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4.6 out of 5 stars267
4.6 out of 5 stars
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on 6 November 2012
This really is a great example of a musician at the peak of their powers.

Mark Knopfler, like a good whiskey, matures beautifully with age.

I was never a massive Dire Straits fan (though I did like them), and Marks music now is just so much more together and inspiring. I think the step away from Stadium mega-stardom has allowed him to flourish.

For me, the folksier numbers are better than the bluesy ones, but that's just personal preference. All the songs are excellent in truth, and the guitar work, whilst very understated is exceptional as always.

Tough to pick a favourite track, but you'd have to go a long way to hear a better tune than the title track. Exceptional
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TOP 1000 REVIEWERon 19 September 2012
Mark Knopfler is one of the finest and most consistent artists Britain has ever produced, from the early Dire Straits albums, listen again to those releases they bare still as great today as when they first appeared. Then The Notting Hillbillies, sadly only one album but still superb, onto the solo years.This is the latest in the solo years, a double album and twenty tracks including folk,blues,rock,and a tinge of country.The title track is as good a piece of MK writing as you'll ever get.The playing throughout is as one would expect superb, the addition of Kin Wilson on harmonica is a masterstroke by one of the best bluesmen on the scene. Having just taken this album away with me and listened to much of it several times now,for me it gets better all the time. There are songs that are immediately enjoyable,others that the melodies and others that take a few plays to realize the full quality of them.Naming songs when they are all new, and where all of them are so good would be a shame.Do please listen to one of 2012's best albums by an absolute master of his craft at the peak of his form, An album of truly lasting pleasure.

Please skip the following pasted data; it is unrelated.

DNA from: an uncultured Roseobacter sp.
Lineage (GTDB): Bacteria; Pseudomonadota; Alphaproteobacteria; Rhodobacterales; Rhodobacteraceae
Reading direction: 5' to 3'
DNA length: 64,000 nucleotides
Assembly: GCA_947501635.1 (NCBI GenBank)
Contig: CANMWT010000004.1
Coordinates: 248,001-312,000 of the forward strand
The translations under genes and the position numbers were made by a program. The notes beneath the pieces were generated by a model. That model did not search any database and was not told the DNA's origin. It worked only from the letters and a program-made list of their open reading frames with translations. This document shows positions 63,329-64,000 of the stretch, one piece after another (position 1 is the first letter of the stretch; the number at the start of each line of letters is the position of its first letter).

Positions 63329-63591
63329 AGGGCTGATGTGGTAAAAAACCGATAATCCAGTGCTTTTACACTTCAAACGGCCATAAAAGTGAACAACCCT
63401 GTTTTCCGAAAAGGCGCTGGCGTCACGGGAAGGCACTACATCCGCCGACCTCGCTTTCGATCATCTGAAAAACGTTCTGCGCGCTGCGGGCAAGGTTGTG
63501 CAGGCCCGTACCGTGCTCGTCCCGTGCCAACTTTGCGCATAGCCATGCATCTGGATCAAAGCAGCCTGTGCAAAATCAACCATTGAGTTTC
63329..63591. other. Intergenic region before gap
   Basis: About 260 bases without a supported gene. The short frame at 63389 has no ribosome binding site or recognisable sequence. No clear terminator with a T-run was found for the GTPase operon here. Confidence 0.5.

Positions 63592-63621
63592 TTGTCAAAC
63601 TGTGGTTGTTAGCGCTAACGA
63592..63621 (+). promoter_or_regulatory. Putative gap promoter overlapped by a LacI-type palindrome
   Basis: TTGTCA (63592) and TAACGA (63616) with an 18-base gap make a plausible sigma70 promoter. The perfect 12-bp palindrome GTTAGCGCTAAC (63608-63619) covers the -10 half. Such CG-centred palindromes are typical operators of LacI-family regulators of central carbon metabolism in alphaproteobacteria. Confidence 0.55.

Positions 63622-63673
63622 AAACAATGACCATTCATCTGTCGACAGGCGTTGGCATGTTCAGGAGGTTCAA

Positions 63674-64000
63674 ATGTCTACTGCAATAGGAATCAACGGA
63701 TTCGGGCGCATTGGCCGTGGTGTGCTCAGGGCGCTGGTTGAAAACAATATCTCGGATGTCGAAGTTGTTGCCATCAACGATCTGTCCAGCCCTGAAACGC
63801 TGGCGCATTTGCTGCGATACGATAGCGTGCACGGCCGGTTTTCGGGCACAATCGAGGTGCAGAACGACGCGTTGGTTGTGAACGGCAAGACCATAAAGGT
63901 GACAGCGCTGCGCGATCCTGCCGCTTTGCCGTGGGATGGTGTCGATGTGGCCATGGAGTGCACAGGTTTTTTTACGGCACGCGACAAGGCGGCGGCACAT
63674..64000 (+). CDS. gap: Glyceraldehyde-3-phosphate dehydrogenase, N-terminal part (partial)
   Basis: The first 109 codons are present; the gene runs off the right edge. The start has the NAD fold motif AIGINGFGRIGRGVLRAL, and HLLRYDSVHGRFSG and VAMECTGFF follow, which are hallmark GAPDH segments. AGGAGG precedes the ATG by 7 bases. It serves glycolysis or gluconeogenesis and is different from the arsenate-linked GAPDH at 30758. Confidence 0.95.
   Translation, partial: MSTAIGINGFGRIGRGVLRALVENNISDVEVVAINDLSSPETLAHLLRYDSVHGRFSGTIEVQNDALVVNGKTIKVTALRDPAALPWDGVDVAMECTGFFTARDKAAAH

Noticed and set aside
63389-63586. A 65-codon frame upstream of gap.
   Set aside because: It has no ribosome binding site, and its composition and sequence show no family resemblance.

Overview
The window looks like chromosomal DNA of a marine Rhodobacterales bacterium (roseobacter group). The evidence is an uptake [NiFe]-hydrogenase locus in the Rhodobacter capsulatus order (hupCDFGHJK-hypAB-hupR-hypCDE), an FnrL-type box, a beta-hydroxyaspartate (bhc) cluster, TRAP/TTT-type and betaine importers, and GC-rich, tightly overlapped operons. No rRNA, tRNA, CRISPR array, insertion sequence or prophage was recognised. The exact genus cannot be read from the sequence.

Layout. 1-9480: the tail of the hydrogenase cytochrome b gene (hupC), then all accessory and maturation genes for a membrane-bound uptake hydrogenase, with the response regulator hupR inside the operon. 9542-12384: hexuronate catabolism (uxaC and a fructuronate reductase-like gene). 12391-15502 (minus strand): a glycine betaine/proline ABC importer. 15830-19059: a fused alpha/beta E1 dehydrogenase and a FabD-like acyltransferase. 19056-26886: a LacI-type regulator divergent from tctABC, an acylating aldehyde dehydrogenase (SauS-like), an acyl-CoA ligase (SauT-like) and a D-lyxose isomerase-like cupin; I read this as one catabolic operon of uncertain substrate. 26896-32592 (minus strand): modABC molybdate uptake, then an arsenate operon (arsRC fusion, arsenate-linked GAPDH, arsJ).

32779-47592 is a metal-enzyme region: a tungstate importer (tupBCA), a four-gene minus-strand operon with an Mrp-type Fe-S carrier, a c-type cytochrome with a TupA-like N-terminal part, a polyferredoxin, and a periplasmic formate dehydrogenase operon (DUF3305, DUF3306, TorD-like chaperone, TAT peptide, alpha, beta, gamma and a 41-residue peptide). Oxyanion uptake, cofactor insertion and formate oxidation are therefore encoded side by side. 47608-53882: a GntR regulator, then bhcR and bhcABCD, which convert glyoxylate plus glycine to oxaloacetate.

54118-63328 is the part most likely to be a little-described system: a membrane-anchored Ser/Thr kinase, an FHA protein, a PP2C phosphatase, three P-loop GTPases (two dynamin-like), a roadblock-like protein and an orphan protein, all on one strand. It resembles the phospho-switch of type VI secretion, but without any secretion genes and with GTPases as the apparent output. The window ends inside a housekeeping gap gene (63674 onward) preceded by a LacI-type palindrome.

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on 2 December 2012
There is now a timeless, familiar feel to all his work, a continuity of sound and enjoyment over the years. One is never short-changed; a seasoning of rhythmic, percussive pepper and salt brings this album alive.
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VINE VOICEon 6 September 2012